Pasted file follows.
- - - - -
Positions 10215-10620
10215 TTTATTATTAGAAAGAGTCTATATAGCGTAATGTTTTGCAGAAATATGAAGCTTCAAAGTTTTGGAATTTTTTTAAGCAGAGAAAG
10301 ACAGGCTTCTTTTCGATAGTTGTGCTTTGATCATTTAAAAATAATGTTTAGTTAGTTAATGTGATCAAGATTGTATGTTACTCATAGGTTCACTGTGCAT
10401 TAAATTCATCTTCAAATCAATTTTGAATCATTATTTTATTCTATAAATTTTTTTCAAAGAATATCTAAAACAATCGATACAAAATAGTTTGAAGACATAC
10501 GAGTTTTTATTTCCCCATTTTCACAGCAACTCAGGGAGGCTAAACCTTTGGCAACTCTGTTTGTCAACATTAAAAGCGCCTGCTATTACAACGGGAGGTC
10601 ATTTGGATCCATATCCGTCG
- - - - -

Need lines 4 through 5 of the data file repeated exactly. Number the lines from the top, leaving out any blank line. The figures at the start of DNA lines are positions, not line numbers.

10401 TAAATTCATCTTCAAATCAATTTTGAATCATTATTTTATTCTATAAATTTTTTTCAAAGAATATCTAAAACAATCGATACAAAATAGTTTGAAGACATAC
10501 GAGTTTTTATTTCCCCATTTTCACAGCAACTCAGGGAGGCTAAACCTTTGGCAACTCTGTTTGTCAACATTAAAAGCGCCTGCTATTACAACGGGAGGTC